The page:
So, I have a program which I am 99% sure it is using Lua as when I look at string references I see this:

Lua Copyright Version

Which I am understanding that somewhere in this program they have statically linked a Lua C or something of the sort, so I did a quick Google for Lua 5.2.1 Libraries, I found this which is a link to the Source Forge for Lua static libraries for 5.2.1, so I downloaded it, opened up the IDA SDK, and ran:

.\pcf.exe .\lua52.lib .\lua52.pat

which returns:

...\lua52.lib: skipped 0, total 793

Which I interpret to understand it found 793 signatures or something similar, so then I ran:

.\sigmake.exe .\lua52.pat .\lua52.pat

Which returns an error;

.\lua52.pat: modules/leaves: 767/793, COLLISIONS: 1
See the documentation to learn how to resolve collisions.

Which I assume meant I had to use the -r switch, so I reran it

.\sigmake.exe -r .\lua52.pat .\lua52.sig

It generated no errors and produced the sig file, so I dropped it in the sig directory in IDA which lets it show up, so when I go to apply Lua Signature Image In IDA it shows up which I expected, I add it to IDA, it tells me there areProof of references references, but nothing I am "sure" is Lua gets renamed? Is that expect or not? I know this line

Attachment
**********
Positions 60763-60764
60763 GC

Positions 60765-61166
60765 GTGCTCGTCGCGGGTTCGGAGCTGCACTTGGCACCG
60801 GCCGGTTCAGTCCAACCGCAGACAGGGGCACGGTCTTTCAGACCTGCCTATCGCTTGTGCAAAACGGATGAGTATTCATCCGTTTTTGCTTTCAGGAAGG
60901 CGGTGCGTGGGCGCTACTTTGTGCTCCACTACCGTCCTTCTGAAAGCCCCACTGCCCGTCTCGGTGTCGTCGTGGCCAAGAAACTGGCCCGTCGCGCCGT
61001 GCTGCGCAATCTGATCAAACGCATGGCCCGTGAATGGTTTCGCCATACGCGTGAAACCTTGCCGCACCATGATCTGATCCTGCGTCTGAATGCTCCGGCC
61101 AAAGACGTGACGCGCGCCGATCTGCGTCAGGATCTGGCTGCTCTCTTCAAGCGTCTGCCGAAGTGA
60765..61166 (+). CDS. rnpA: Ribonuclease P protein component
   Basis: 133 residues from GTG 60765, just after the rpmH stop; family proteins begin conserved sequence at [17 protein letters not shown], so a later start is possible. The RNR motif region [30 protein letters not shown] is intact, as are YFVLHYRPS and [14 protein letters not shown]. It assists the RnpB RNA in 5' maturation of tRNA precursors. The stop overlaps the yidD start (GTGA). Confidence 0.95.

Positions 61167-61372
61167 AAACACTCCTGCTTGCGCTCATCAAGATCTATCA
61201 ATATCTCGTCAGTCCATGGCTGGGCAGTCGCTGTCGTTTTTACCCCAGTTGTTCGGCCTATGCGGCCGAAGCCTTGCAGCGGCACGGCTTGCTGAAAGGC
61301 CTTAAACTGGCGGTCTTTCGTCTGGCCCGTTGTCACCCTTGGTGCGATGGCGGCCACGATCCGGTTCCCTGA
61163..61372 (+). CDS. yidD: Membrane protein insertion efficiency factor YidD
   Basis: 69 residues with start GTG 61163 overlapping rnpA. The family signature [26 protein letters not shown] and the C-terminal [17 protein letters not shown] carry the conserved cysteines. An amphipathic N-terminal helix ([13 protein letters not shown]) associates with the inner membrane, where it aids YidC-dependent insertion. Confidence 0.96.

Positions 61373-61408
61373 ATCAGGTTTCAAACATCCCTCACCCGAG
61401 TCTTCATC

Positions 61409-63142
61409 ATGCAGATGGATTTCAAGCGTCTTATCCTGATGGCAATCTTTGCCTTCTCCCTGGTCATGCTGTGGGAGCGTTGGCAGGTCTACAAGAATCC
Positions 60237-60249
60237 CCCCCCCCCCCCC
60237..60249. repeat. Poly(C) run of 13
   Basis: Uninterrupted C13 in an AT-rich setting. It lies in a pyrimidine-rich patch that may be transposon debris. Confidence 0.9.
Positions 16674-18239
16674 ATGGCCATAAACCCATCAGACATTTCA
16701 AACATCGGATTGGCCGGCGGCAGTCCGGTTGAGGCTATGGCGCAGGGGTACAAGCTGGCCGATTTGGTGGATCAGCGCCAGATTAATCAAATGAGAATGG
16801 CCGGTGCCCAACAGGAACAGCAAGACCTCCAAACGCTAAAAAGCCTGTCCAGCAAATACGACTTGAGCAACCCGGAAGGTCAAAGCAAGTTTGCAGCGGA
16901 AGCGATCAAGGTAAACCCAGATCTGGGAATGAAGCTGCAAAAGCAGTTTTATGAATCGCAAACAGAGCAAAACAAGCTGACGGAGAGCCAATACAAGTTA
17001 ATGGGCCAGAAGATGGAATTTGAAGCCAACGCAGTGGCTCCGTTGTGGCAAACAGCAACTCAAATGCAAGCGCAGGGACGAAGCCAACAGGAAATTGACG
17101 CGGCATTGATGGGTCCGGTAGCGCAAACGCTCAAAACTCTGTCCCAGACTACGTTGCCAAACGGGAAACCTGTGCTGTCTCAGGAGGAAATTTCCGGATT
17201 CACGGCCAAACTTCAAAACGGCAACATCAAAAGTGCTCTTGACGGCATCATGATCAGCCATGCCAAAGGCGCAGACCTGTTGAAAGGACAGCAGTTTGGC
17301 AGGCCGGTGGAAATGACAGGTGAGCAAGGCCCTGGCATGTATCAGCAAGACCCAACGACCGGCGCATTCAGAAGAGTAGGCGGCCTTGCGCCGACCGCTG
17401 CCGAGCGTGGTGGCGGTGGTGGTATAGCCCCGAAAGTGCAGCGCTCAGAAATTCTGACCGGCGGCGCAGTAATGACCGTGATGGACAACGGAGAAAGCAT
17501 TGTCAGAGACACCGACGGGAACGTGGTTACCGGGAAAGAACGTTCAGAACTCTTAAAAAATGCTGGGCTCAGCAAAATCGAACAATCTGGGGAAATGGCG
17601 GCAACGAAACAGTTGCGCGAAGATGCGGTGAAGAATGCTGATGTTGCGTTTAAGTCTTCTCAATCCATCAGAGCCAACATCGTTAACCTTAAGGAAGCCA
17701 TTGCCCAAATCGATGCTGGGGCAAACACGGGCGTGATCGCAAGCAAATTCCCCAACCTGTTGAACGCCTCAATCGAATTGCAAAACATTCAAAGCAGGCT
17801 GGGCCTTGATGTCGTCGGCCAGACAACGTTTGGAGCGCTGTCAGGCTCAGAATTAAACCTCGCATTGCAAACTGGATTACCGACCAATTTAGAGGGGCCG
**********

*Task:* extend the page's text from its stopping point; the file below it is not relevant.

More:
sub_140856EE0(v1, (__int64)"field '%s' missing in date table", "year");

is Lua because when you google the middle field it tells it's a Lua using a Lua function. Finally I've ran a reanalyses to make sure it looks back through the file to give it a once over.

Have I missed something obvious here?

  • Rename it with 'N' key
    – Biswapriyo
    Commented Aug 5, 2018 at 18:58
  • I do that to manually rename things, but I thought the point in applying a FLIRT signature is that it would fill in names for me?
    – Jalomba
    Commented Aug 6, 2018 at 11:40
  • You realize that you can roll your own signatures? I don't remember seeing that FLIRT signature in my default list, so perhaps it was generated by a third-party and it wasn't well-done? Alternatively, how about it's Lua but not that exact version or that exact compiler?
    – 0xC0000022L
    Commented Aug 10, 2018 at 20:37
  • I figured it out, It's because it wasn't the right arcitecthure and I made it myself if you read the full post you'd see that.
    – Jalomba
    Commented Aug 12, 2018 at 6:19

1 Answer 1


It might help if you use the same architecture as the target process... But that doesn't fully explain why the other non x64 FLIRT signature doesn't rename stuff even if the window says it found X refs

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